Written 8th May 2014 by Olliers Solicitors

Criminal cases will be handled digitally from the moment a crime is committed through to the conclusion in court, Criminal Justice Minister Damian Green has announced today.

Digital Operations

Speaking at Bromley Magistrates’ Court in London, Damian Green said that in future every magistrates’ court in England and Wales would operate digitally. The project, aimed at dragging court procedures into the 21st century, will cause mounds of legal paperwork to be replaced by laptops and video screens in magistrates and crown courts across England and Wales.

The Government announced last month that courts across England and Wales would be upgraded using new funding of £75m a year. By July 2016, all criminal courts are due to be operating digitally and the criminal courts system will have its working practices transformed radically. Most likely to be affected is the success rate of domestic abuse cases, traditionally among the most difficult to prosecute but where visual evidence of victims’ injuries is routinely presented at the court.

The changes, outlined today in the new Criminal Justice System Digital Business Model, aim to help victims and witnesses by ensuring cases progress as rapidly as possible. The court in Bromley is one of the first in the UK to be equipped with new digital presentation facilities.

Criminal Justice Minister Damian Green said:

“I want to see a Criminal Justice System where information is captured once by a police officer responding to a crime and then flows through the system to the court stage without duplication or reworking. Many forces are already using digital technology like body-worn video, which can be used to collect compelling evidence at the scene of crimes.”

“We can see here in Bromley what can be achieved and we are committed to making this happen across the country.

“Our Digital Business Model provides us for the first time with a full picture of what a transformed digital Criminal Justice System could look like when all of our reform programmes deliver their goals.”

Fewer Hearings

The new Criminal Justice System Digital Business Model will link together the Police, HM Courts & Tribunal Service and the Crown Prosecution Service. The aim is also to speed up justice, with fewer pre-trial hearings, and officers and defendants giving evidence by remote video-links to police stations and prisons.

Stephen Greenhalgh, the deputy mayor of London with responsibility for policing, said the chance to work digitally was enabling officers to cut down on paperwork and remain on the beat for far longer each shift.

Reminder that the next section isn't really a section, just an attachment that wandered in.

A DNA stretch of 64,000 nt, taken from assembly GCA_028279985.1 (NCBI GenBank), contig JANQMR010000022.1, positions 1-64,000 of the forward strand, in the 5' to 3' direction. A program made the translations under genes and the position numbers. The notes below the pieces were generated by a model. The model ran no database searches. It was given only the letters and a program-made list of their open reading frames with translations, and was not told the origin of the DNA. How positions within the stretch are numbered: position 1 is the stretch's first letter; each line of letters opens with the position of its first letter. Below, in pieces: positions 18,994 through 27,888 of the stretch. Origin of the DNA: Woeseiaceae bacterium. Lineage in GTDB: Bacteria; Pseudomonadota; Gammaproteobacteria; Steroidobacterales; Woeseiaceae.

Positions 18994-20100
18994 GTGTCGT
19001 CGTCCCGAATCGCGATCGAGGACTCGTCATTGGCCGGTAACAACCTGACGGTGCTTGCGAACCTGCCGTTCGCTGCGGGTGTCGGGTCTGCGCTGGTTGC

“The average case takes six months [to process through court. That’s too long. Body cameras are also a great way for the police to calm things down. One officer told me he would rather get rid of his CS spray than his video camera.”

The Digital Business Model includes plans for:

  • Police officers to be equipped with the tools they need to be able to start capturing evidence digitally at the scene of a crime, taking statements and uploading digital case information using mobile devices.
  • Police to be able to capture witness and victims statements electronically on their mobile device or bodyworn video at the scene of the crime where available while the events are fresh in victim’s or witness’ minds.
  • A digital system which will mean the police contact the Crown Prosecution Service (CPS) directly for a charging decision.
  • CPS staff will have access to the case information in order to make a charging decision and then process the case.
  • Defendants in custody to appear in court via prison to court video links for pre-trial hearings, where appropriate, which will remove transport costs and speed-up the justice process.
  • Criminal prosecutors and defence lawyers in magistrates’ courts to work digitally, presenting cases from mobile digital devices in court. Case information to be viewed digitally by magistrates on digital devices.
  • Wi-Fi connections to be used to allow professional court users to access their own systems and the internet.
  • Digital in-court presentation equipment to display evidence like CCTV, photos or 999 calls.

Vanessa Shaw

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